A hundred years ago, grocery shopping looked different than it does today. Shoppers would give their list to a store clerk, who would retrieve their items while the customer waited. The clerk would then add up the cost, bag the groceries and collect payment.
Store owners believed this was the best way to operate their business and serve their customers; that is, until Clarence Saunders founded a store called Piggly Wiggly in 1916. Saunders put prices on his goods and invented a device he called the shopping cart so customers could look for their own items and bring them to the checkout lane for payment.
One hundred years later Saunders’ approach is the business model we recognize today, but imagine how disruptive it was to the mercantile industry at the time.
This story reminds us that things are always in a state of transition and subject to change — sometimes in a very disruptive way — as both businesses and customers seek improvements in efficiency, effectiveness and service.
One thing we don’t want to see disrupted, especially in agriculture, is access to credit. That same year, 1916, farmers and ranchers lacked sufficient access to credit and long-term financing. And it’s for that reason that the Farm Credit System was born — to provide reliable, consistent credit and financial services to the agriculture industry.
In some ways, things remain today as they did then — farming and ranching is still hard work and a risky proposition; prices are uncertain and determined by others; and input costs continue to rise. In other ways, things have changed dramatically — producers now compete on the international level; advances in equipment and science have enabled greater efficiency and productivity; and ready access to information helps producers make more informed decisions.
Similarly, the Farm Credit System has changed over the years to keep pace with an increasingly complex and sophisticated marketplace. Today’s Farm Credit System is not your grandfather’s Farm Credit System.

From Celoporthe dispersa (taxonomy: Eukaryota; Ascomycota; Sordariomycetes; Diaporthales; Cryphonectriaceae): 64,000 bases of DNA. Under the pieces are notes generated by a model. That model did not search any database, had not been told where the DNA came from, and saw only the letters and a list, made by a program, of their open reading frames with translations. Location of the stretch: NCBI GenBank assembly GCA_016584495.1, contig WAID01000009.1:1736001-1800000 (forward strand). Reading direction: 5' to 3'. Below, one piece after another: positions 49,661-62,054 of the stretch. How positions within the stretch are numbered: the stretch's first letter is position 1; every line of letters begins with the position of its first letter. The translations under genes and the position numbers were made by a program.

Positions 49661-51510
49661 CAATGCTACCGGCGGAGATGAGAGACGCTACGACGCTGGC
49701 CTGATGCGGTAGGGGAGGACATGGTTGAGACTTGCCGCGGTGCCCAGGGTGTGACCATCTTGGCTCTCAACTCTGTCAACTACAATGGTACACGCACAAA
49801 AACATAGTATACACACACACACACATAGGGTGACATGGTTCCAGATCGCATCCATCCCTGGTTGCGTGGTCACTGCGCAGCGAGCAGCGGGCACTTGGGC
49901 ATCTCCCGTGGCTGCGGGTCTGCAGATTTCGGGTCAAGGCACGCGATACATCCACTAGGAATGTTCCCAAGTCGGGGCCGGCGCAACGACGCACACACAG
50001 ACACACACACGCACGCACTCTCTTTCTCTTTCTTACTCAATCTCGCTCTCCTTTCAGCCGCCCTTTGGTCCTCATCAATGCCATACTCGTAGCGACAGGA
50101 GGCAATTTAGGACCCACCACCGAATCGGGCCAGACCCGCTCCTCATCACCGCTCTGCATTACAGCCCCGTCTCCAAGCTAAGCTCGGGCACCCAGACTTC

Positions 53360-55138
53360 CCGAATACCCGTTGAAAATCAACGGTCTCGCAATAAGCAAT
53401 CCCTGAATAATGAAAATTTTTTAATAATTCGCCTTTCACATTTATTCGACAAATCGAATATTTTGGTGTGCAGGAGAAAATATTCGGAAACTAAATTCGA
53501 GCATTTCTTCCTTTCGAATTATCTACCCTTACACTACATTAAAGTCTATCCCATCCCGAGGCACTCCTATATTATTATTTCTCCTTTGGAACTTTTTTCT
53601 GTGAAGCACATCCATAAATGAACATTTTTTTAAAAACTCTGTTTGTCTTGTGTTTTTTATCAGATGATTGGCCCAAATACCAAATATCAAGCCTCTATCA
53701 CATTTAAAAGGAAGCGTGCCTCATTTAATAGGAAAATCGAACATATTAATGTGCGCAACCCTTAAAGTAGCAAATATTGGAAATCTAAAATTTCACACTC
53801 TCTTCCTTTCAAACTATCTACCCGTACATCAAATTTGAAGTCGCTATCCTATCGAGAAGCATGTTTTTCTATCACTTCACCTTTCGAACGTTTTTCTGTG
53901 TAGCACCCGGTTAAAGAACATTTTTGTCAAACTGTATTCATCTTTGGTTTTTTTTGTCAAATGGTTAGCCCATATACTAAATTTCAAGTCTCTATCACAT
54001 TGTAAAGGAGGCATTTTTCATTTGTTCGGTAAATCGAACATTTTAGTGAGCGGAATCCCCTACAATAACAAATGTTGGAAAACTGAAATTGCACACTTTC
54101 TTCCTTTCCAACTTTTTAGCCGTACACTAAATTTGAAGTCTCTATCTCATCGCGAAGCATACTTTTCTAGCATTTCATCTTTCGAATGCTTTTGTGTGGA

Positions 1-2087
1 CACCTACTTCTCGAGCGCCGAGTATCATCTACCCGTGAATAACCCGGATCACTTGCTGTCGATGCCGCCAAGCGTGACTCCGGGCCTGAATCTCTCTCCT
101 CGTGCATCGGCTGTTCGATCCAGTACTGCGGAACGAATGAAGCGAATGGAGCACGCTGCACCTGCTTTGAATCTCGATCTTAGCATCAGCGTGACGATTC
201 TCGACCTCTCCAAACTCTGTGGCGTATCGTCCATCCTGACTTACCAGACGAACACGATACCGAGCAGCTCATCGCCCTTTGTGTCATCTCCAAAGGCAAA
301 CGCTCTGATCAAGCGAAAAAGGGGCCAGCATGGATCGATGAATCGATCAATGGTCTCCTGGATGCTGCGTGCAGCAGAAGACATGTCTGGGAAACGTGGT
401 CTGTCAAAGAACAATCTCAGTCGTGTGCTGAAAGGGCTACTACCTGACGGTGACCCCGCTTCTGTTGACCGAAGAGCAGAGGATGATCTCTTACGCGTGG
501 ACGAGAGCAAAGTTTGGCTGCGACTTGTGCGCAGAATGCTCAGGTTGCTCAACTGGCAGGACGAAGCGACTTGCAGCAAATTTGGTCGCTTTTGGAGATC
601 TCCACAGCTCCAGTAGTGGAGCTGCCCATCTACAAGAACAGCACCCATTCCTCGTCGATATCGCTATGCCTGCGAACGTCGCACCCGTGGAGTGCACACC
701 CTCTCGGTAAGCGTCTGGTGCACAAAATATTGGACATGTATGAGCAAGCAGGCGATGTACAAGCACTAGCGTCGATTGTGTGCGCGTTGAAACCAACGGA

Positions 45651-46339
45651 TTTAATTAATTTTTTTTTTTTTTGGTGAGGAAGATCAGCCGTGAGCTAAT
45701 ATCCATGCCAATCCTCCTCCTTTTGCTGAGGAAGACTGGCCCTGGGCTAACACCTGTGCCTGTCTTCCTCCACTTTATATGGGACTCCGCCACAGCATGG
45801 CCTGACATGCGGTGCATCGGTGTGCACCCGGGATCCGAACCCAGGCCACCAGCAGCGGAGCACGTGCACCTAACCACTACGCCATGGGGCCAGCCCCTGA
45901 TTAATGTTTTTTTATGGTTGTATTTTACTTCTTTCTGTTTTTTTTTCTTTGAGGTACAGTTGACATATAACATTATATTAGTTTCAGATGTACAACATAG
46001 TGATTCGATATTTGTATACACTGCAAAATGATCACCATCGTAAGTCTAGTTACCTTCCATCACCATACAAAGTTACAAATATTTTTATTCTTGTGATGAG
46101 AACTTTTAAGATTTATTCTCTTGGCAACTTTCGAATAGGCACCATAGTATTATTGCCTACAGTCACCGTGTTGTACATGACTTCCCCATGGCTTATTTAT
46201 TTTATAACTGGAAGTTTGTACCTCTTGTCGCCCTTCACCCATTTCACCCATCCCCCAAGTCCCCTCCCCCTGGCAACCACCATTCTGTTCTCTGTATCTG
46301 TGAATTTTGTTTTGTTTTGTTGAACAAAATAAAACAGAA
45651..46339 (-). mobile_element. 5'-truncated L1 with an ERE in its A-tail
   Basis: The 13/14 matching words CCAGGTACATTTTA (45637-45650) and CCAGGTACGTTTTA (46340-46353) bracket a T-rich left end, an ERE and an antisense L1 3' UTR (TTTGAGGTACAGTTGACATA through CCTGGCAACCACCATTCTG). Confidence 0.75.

The Farm Credit System has changed over the years to keep pace with an increasingly complex and sophisticated marketplace.
It has expanded lending authorities, and has reorganized and consolidated to support the broader needs of rural America. It has leveraged technology and collaboration with other lenders to improve products and services. And it has become financially strong and secure to withstand the uncertainties of a volatile economy.
What hasn’t changed is Farm Credit’s cooperative business model and mission to enhance the quality of life in rural America by providing needed capital to member-owners so they can be successful and achieve their dreams.
As Farm Credit celebrates its centennial, it is an opportunity to highlight a tremendous heritage and be grateful for those who paved the way for today’s success. The Farm Credit System is healthy and growing, and our service-oriented cooperative structure helps ensure we are constantly adding value to member-stockholders.
But our centennial represents more than just a time to stroll down memory lane. America continues to grow; and to keep pace, rural America will need to grow too — with better equipment, updated facilities and new technologies. And when the time comes for rural America to extend its reach, rise a little higher and grow a little further — Farm Credit will be there, just as we have for 100 years.
– Stan Ray